THE MÄNTSÄLÄ REBELLION

The right-wing movement of the early 1930s culminated in Mäntsälä in 1932. A social democratic assembly at the Ohkola people’s house was interrupted on February 27th when over 400 men surrounded the building while firing shots into the air and ground.

This came as no surprise to District Chief Paavo Susitaival and Commander-in-Chief Lauri Malmberg, who had visited President Svinhufvud to discuss precautions. They had asked for a social democratic politician’s appearance to be banned, and the date of the event had been changed.

The attackers advanced to the local Civil Guard house, refusing to hand over any perpetrators. Lapua Movement secretary Artturi Vuorimaa emerged as the leader of the crowd and prepared a manifesto addressed to the President. The declaration emphasized opposition to red Marxism instead of hostility towards the state, calling for swift action to prevent a looming civil war.

On February 28th, the Lapua Movement headquarters decided to send men to Mäntsälä. As the order was relayed through the Civil Guards, the party was deployed in full uniform.

The Government soon realized the severity of the situation. Contingents were assigned to guard essential locations in the capital, and an arrest order was issued on the leadership of the Lapua Movement. In return, the movement announced a national mobilization. Civil Guard troops were called in by district, and those in Mäntsälä formed defensive clusters. Confrontations with the Army were to be strictly avoided.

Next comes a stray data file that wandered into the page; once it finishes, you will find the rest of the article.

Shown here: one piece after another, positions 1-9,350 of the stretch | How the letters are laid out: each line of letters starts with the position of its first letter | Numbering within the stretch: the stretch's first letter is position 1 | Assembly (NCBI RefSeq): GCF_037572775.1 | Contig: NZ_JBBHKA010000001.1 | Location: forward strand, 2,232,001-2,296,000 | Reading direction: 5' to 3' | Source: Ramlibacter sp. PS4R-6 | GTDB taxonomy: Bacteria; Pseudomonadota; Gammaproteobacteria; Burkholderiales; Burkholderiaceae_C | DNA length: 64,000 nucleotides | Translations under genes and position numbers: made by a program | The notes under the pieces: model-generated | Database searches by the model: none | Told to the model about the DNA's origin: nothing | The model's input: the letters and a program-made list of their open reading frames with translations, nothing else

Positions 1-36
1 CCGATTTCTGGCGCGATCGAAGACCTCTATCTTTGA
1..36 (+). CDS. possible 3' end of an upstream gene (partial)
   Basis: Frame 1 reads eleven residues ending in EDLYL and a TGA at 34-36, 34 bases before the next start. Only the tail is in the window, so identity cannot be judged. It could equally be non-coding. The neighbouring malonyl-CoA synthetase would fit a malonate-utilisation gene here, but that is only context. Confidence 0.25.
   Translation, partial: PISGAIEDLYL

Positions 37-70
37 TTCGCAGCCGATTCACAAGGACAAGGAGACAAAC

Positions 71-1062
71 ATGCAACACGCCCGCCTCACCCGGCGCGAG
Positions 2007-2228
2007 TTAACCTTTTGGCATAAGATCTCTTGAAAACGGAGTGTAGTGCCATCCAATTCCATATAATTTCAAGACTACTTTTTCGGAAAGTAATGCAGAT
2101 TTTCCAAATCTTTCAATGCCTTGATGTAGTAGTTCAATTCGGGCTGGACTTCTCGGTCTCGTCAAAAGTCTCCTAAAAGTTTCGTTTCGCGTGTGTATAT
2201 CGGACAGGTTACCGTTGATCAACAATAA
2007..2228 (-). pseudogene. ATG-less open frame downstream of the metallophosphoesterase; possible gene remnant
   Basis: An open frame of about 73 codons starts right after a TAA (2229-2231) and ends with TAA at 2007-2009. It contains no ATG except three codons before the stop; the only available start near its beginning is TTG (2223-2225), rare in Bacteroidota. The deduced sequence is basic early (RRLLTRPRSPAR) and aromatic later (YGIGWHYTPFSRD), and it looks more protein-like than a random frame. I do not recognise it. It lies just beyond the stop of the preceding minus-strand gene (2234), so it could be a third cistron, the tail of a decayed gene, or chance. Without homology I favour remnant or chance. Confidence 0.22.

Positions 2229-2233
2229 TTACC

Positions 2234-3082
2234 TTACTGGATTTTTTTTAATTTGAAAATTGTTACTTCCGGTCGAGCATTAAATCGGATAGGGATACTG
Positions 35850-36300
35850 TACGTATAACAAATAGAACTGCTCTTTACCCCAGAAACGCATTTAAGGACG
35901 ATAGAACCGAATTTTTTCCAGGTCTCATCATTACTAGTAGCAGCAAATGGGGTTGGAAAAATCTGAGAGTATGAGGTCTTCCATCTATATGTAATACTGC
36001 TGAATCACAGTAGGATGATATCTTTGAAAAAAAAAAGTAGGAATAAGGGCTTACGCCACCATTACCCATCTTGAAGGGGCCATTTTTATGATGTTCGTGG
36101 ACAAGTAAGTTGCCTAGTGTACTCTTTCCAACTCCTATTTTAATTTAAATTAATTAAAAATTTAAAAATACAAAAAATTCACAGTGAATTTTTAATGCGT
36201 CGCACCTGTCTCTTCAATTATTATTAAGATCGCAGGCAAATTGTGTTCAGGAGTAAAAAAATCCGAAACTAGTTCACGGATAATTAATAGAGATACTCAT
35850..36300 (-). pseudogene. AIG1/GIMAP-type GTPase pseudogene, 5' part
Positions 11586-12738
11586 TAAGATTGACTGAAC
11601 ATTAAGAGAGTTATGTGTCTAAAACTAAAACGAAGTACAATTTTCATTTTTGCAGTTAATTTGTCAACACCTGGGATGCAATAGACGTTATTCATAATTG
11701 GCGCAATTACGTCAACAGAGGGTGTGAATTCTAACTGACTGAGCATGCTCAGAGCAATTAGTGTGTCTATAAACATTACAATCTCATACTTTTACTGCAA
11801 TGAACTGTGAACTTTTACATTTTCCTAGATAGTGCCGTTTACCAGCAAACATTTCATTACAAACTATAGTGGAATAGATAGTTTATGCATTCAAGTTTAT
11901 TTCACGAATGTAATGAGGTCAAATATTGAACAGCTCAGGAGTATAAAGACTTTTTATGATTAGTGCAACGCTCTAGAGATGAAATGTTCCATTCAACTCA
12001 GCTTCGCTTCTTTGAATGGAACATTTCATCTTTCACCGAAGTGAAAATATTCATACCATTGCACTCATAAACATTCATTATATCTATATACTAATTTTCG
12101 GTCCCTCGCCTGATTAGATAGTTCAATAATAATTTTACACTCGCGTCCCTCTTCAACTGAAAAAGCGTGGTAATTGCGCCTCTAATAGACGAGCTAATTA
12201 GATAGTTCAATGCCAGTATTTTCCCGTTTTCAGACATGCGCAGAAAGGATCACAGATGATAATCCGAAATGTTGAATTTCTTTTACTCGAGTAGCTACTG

Consensus on appropriate measures was difficult to reach. Military Commander Aarne Sihvo wanted to defeat the rebels. Civil Guard Commander-in-Chief Malmberg was reluctant to stand against the Guards and was in favour of the Government resigning. President Svinhufvud wanted to find a peaceful resolution to the crisis.

At the turn of March, the Government unsuccessfully attempted to detain the leadership of the movement in Hämeenlinna. Later in the day, Minister of Defence Jalo Lahdensuo read a presidential declaration over the radio, commanding the Guards to return to their home districts.

The dire situation urged the President to form a governmental crisis staff. The discordant group consisted of Malmberg, Sihvo, Lahdensuo, Deputy Governor of the capital region Hugo Österman, and Chief of General Staff Lennart Oesch. Dreading a clash between the Guards and the Army, Malmberg and his chief of staff Väinö Palojärvi wanted to resign. Svinhufvud refused their requests.

The President decided to personally make a speech. He implored the Guards to consider the future of the organization, saying there would be no repercussions for those who had not instigated rebellious activities and chose to swiftly return home.

Svinhufvud’s speech reached 200,000 citizens. The rebels had attempted to occupy the Lahti radio station, but messenger Aulis J. Alanen had eaten the notice on the way after deeming the order absurd.

On March 3rd, rebels seized central locations in Jyväskylä and dethroned the district chief. Their unsuccessful attempt at dismissing a provincial assembly endorsing the Government produced the only civilian casualty of the rebellion when frightened farmer Matti Jääskeläinen died of a heart attack.

On Friday the 4th, a delegation of the Mäntsälä forces visited the President to demand a change of government. The Army began to surround Mäntsälä, and Svinhufvud appointed Lieutenant Colonel Elja Rihtniemi from the Supreme Headquarters as the official negotiator.

Lapua leader Kustaa Latvala shot himself at Seinäjoki. His last words highlighted the lack of planning in the movement.

After negotiations with Rihtniemi through the 4th and 5th of March, the leaders of the Lapua Movement decided to put an end to the rebellion. The final entry in the Mäntsälä rebel diary read as follows: ”5.3.32. END” Minister of the Interior Arvo Manner suspended the movement on March 24th, and the ban was judicially ratified in May. The leaders of the rebellion were sentenced to probation.